Almost five months ago, students of Thomas Worthington were greeted with a surprise after walking into the women’s bathroom. Over the summer, every girls bathroom in the school was equipped with something that had been both highly anticipated, and yet met with skepticism.
A menstrual product dispenser.
Decked out in vibrant orange and white, hip and modern, it provided both tampons and pads. Packaged in paper, with cardboard applicators, the products were biodegradable. There were a lot of them— enough that, conceivably, you could go through your day without even worrying about not having access to them, since there was an ample supply in every bathroom.
The best part about the whole situation?
They were completely free.
That was in August. The Thomas Worthington student body has been supplied with these products for almost five months. How did this come about? How has this affected the Thomas Worthington Student Body?
For a few months last school year, flyers could be seen in almost every woman’s restroom. They featured a QR code, which would then lead to an online poll, where students could vote on questions such as “how would you feel about free menstrual products in Thomas?” and leave their own comments.
A few months later, as the summer passed, the product dispensers appeared in the restrooms. That much is common knowledge.
However, what many do not know is that the implementation of menstrual products in TWHS is the result of a concentrated effort by a group of students dedicated to making change within Worthington.
“We realized there was a lot wrong with the school, and we wanted to change it,” said Ellie Stephens, a member of the group.
Originally, the group had a large variety of possible goals, ranging from changing the school’s start time to getting free counselling for students. They met with Mr. Duffy, a teacher at Thomas Worthington, in order to discuss their possible goals.
“Initially, the group of students wanted to change the school start time, so students wouldn’t have to wake up so early,” Said Duffy. “However, we talked with Mr. Scully and the Worthington Department of Transportation, and we realized that changing the school start time just wasn’t something that could be done.”
According to Duffy, that’s when the group decided to focus on something more achievable. “Menstrual products made sense because the administration had already been considering it, and we knew it would have a quick, tangible impact.”
“A lot of kids don’t have tampons and pads at home,” said Stephens. “They’re expensive. Before, if you needed them you had to go to the nurse’s office, and to do that you had to get a pass. Now, you can just get them in the bathroom.”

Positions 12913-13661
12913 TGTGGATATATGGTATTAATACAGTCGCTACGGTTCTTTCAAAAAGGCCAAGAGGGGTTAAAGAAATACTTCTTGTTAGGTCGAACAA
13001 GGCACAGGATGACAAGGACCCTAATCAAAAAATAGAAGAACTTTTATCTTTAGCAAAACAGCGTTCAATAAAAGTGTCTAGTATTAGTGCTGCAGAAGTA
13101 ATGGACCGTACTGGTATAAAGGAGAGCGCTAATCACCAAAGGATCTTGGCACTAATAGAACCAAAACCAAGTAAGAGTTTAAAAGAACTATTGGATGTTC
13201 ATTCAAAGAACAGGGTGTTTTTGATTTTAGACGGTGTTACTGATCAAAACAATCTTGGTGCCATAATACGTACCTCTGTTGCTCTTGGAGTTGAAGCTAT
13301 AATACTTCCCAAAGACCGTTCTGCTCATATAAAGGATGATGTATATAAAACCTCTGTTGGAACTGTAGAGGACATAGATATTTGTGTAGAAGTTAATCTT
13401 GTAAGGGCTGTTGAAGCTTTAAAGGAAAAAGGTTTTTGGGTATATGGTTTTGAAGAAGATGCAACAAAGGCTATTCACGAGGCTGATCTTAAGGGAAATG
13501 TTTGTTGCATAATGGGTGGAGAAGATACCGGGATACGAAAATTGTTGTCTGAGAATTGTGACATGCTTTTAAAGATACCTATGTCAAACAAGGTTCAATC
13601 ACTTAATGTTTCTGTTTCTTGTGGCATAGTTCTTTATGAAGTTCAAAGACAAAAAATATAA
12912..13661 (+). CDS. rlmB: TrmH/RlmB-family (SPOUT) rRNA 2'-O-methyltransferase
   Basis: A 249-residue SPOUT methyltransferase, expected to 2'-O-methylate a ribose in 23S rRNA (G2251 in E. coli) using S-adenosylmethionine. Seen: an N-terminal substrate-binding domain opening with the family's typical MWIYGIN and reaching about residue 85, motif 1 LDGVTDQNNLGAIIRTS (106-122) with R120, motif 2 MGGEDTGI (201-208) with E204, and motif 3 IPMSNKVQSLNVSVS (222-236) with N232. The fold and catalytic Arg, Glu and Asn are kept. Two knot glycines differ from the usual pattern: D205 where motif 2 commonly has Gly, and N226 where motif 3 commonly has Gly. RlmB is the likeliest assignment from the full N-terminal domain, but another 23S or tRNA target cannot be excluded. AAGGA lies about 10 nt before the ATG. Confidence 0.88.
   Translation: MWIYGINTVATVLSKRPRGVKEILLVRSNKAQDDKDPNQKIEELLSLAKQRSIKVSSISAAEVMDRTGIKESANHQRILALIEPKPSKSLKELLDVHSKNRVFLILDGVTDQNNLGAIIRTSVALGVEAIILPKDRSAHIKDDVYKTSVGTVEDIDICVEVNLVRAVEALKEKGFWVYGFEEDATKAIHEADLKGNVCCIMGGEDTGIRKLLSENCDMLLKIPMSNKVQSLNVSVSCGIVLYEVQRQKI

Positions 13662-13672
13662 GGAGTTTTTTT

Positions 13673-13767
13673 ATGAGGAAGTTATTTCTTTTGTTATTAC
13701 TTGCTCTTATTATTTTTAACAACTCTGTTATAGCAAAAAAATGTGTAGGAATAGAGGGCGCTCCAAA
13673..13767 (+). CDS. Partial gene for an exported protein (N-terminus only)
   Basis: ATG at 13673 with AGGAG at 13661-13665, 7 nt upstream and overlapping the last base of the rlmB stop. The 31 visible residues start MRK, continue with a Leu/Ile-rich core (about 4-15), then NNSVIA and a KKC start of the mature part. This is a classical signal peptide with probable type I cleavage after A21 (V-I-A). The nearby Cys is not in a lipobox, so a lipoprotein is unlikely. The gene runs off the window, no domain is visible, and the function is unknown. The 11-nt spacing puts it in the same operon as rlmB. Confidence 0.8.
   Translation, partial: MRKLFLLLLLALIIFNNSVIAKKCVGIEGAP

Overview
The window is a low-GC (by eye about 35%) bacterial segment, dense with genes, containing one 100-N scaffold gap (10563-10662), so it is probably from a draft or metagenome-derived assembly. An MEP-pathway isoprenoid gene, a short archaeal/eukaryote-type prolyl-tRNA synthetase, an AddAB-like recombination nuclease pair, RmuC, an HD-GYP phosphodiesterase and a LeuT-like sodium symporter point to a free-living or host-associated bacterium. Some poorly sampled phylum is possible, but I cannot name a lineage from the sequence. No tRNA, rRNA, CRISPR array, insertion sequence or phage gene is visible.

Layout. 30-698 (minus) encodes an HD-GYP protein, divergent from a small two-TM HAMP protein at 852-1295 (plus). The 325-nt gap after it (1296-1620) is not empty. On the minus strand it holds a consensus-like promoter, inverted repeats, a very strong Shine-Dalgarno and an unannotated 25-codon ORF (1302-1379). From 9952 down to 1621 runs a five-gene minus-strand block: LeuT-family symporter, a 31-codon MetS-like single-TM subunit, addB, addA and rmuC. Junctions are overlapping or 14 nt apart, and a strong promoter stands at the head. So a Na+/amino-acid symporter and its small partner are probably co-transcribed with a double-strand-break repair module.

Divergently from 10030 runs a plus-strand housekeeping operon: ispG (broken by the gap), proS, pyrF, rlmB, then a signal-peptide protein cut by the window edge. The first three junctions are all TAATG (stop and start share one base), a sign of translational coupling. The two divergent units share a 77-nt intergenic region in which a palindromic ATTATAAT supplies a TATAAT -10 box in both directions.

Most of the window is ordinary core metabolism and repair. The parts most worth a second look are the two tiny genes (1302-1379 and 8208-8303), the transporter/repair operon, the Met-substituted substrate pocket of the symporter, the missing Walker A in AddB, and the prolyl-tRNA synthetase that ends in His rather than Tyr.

According to the TW Prinical, Mr. Scully, the school administration had been considering providing free tampons and pads, but the group of students convinced them to take action. However, the school was not yet sure how to implement them.
“We were originally planning on doing a trial run, by providing them in one or two bathrooms, but we met with an expert who informed us that it would be better to just provide them in all of the bathrooms,” said Scully. “People might have started hoarding them because they weren’t sure if they would have access to the products throughout the day.”
Instead of a trial run, a poll was put into several girls bathrooms, created and accessed by the group of students and Duffy. It featured a QR code that students could scan with their phones, in order to take an online survey, asking their opinions on possible free products.
There were 177 responses in total, and they were overwhelmingly positive. “We had no negative responses,” said Duffy. “The responses were split about 50-50 between ‘Yes, I’d use them,’ and ‘Yes, I’d use them in an emergency,’”
“The amount of responses was really unexpected,” said Stephens.
In addition, several comments were left on the survey by students. These were also majorly positive, aside from a few comments talking about the cost or requesting certain types of products (such as tampons with plastic instead of cardboard applicators.)
Clearly, free menstrual products were something the Thomas student body wanted and would use. The school district decided to go ahead with the program.
The school district contacted the company Aunt Flow, a Columbus-based company dedicated to “providing free menstrual products to employees, students and guests,” according to their website. Aunt Flow not only works to ensure all people who have periods have access to menstrual products, they also work on lessening the struggle those with periods face as they have to deal with them in their daily lives, and the stigma associated with periods.
According to Aunt Flow’s website, “offering free menstrual products increases school attendance amongst girls by 2.4%.” While they supply to a number of paying customers, Aunt Flow also boasts an impressive number of 500,000 products donated– for every ten tampons or pads sold, they will donate one to Period.org, an organization that helps distribute products to people in need.